Contra Costa County, California.
Sacramento River midpoint in Artois, California.
Sacramento River ends in Birds Landing, California.
371.33 miles long (597.60 kilometers)
23835323.82 miles (38359247.24 sq kilometers)
Sacramento River Fishing Reports
About The Sacramento River
As the biggest river in California, the Sacramento River serves as the principal river in the Northern California region. The river itself rises from the Klamath Mountains near Mt. Shasta. It flows south for 382 miles through the fertile lands of the Sacramento Valley, towards the Sacramento-San Joaquin River Delta and San Francisco Bay. Considered as the Nile of the West, it is one of the three major rivers in the region along with the San Joaquin River and the American River.
The Sacramento River also played a huge part in the California Gold Rush in the 19th century, when gold was discovered in one of its tributaries. This led to an increase in the population in the area. When the mining boom waned, the immigrants stayed and turned to farming for their livelihood. These two industries contributed largely to polluting the waters and the forests lining the river.
Nowadays, the river is still very much used for the irrigation of the Sacramento Valley. However, to combat its further degradation, the Nature Conservancy and its partners are working on the restoration of both the river and its forests in what is considered the biggest riparian restoration project in the country.
Sacramento River Fishing Description
The Sacramento River is deemed special for its chinook salmon population. It is one of the few rivers known to see all four runs of this salmon species. For this reason, its salmon fishing industry makes up more than 70% of the overall salmon catch in the state. It brings in more than $100 million in revenue annually.
While the fish population has dwindled over the years due to the waters being diverted for other uses, the river is still a favored habitat for many fish species. These include steelhead trout, rainbow trout, smallmouth and largemouth bass, striped bass, sturgeon, smelt, catfish, and Sacramento sucker.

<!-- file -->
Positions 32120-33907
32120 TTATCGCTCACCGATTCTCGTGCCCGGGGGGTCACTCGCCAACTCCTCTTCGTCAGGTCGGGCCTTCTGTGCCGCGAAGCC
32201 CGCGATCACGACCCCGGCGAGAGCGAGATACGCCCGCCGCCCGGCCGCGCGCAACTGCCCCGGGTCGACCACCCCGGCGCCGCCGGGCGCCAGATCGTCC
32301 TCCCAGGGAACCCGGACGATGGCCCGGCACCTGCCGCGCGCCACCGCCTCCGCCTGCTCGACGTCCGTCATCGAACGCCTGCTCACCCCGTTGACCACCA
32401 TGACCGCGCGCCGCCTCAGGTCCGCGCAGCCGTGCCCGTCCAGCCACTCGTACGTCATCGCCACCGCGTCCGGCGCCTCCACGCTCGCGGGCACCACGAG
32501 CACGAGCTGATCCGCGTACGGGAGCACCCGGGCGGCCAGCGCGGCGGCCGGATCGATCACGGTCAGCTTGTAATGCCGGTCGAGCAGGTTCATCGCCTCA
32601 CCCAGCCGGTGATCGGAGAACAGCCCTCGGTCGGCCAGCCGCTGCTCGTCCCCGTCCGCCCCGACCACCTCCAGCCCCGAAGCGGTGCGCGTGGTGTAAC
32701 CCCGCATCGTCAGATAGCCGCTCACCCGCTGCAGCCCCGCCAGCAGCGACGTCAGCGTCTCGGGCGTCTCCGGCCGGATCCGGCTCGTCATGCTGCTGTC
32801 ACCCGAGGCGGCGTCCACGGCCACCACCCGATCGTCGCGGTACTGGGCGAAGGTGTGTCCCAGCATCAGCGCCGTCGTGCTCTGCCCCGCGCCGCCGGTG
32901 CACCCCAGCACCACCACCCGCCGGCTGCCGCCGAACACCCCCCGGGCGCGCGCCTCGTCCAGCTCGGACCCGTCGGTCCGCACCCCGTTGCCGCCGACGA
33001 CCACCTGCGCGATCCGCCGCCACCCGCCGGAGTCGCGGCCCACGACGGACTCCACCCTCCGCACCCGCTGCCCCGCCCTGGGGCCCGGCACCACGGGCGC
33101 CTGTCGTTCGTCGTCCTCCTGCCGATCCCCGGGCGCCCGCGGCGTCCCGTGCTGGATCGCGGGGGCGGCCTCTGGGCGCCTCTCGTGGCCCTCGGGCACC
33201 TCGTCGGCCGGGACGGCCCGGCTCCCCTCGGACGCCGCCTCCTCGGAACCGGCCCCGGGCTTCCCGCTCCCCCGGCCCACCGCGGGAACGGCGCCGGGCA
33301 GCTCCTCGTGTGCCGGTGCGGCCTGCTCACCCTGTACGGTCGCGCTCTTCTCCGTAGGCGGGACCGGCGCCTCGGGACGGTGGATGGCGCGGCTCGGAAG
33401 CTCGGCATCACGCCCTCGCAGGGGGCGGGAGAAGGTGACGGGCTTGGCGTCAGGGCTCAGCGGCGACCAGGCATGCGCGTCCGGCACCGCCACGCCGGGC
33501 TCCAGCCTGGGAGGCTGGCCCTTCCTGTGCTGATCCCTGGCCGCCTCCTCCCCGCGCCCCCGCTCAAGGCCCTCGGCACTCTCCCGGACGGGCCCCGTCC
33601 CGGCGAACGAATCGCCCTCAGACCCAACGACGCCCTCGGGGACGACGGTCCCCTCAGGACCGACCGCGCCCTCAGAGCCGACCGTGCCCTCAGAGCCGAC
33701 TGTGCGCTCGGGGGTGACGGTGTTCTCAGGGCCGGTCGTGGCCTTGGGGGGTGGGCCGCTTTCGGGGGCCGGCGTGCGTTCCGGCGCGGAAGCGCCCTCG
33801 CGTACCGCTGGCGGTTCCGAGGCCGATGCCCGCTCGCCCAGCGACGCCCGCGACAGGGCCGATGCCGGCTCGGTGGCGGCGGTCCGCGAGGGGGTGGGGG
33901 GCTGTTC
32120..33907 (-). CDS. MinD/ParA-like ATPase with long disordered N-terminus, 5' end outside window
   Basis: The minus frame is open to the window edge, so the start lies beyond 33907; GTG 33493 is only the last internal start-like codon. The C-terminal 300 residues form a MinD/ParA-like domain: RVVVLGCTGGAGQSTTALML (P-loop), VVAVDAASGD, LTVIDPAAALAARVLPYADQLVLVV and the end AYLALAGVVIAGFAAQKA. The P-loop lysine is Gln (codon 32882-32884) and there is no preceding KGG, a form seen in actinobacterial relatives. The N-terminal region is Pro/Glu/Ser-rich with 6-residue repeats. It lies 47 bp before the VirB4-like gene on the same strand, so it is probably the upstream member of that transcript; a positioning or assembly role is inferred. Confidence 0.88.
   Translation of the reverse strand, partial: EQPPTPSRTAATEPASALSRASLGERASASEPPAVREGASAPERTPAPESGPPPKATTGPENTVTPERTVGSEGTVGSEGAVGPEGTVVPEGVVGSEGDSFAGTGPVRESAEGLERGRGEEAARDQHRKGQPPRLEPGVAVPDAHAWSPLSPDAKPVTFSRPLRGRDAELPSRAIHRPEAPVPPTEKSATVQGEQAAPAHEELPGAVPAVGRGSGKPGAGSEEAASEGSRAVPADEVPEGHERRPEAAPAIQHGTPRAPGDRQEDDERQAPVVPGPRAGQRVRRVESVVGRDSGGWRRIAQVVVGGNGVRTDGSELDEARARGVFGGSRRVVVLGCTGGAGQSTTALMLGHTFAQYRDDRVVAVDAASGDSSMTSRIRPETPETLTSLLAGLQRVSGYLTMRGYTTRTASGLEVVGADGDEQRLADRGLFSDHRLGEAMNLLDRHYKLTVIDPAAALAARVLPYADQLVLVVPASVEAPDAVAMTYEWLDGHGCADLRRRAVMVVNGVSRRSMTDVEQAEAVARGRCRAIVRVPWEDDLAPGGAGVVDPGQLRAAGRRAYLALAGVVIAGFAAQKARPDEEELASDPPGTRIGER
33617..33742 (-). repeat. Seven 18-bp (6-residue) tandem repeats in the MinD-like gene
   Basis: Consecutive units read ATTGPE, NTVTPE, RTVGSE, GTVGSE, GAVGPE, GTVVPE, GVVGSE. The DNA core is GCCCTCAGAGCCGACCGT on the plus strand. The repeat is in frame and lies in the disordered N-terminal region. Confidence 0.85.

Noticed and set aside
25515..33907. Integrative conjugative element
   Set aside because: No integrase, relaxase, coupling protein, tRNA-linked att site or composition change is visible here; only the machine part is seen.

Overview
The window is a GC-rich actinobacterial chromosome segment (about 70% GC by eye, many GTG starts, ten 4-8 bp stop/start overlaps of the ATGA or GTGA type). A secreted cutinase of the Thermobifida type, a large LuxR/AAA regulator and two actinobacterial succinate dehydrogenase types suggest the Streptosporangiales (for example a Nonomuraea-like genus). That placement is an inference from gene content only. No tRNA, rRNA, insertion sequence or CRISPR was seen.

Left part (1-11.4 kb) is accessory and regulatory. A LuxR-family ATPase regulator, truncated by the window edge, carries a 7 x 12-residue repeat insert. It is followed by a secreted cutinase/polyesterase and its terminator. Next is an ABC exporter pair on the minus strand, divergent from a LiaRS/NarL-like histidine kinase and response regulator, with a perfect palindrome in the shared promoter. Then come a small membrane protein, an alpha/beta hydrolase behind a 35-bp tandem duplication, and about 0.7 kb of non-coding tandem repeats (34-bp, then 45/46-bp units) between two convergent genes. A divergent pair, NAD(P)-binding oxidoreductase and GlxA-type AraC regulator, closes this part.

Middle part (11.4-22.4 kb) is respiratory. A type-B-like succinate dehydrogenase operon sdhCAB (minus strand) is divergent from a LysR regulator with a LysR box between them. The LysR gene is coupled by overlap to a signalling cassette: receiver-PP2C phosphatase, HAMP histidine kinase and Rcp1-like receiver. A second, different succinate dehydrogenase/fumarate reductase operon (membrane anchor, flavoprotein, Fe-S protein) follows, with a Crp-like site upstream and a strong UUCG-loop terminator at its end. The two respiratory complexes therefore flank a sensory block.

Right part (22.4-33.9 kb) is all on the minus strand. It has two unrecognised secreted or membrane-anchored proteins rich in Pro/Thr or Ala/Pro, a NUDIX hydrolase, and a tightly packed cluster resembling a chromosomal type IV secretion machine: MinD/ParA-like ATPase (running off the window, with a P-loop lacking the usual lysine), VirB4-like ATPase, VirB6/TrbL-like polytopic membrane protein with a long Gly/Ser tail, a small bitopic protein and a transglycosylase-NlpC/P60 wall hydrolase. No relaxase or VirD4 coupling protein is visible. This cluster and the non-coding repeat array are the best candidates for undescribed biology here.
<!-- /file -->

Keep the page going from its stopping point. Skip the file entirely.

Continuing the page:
If you’re targeting Chinook salmon, trolling and drifting along the Lower Sacramento River will be very fruitful for you. Fly fishing and drift fishing for rainbow trout on the Upper Sacramento River is a favorite among anglers. Go to the deeper part of the river to target striped bass, one of the staples of Northern California. Meanwhile, if you want to challenge yourself with sturgeon, then head towards the muddy brackish waters of the river with your heavy tackle and smelly bait.
Another fantastic area to go fly fishing and kayak fishing for trout is Redding. But if you want to go on a fishing charter to catch shad, striped bass, Chinook salmon, and trout, then head on to Anderson.
Sacramento River Seasonal & Other Description
Fishing in the Sacramento River is a year-round affair as it serves as a habitat for both resident and anadromous fish species. Rainbow trout and steelhead are known to be available all year long, though both, of course, have their respective active seasons.
From January to April, you can catch the mighty sturgeon. From March to June, you will see some prime striped bass action. Other summer catches include catfish and shad. Starting April and well into October, you will find yourself angling successfully for rainbow trout. Lastly, July to December is Chinook salmon open season. However, experts advise fishing there during the lat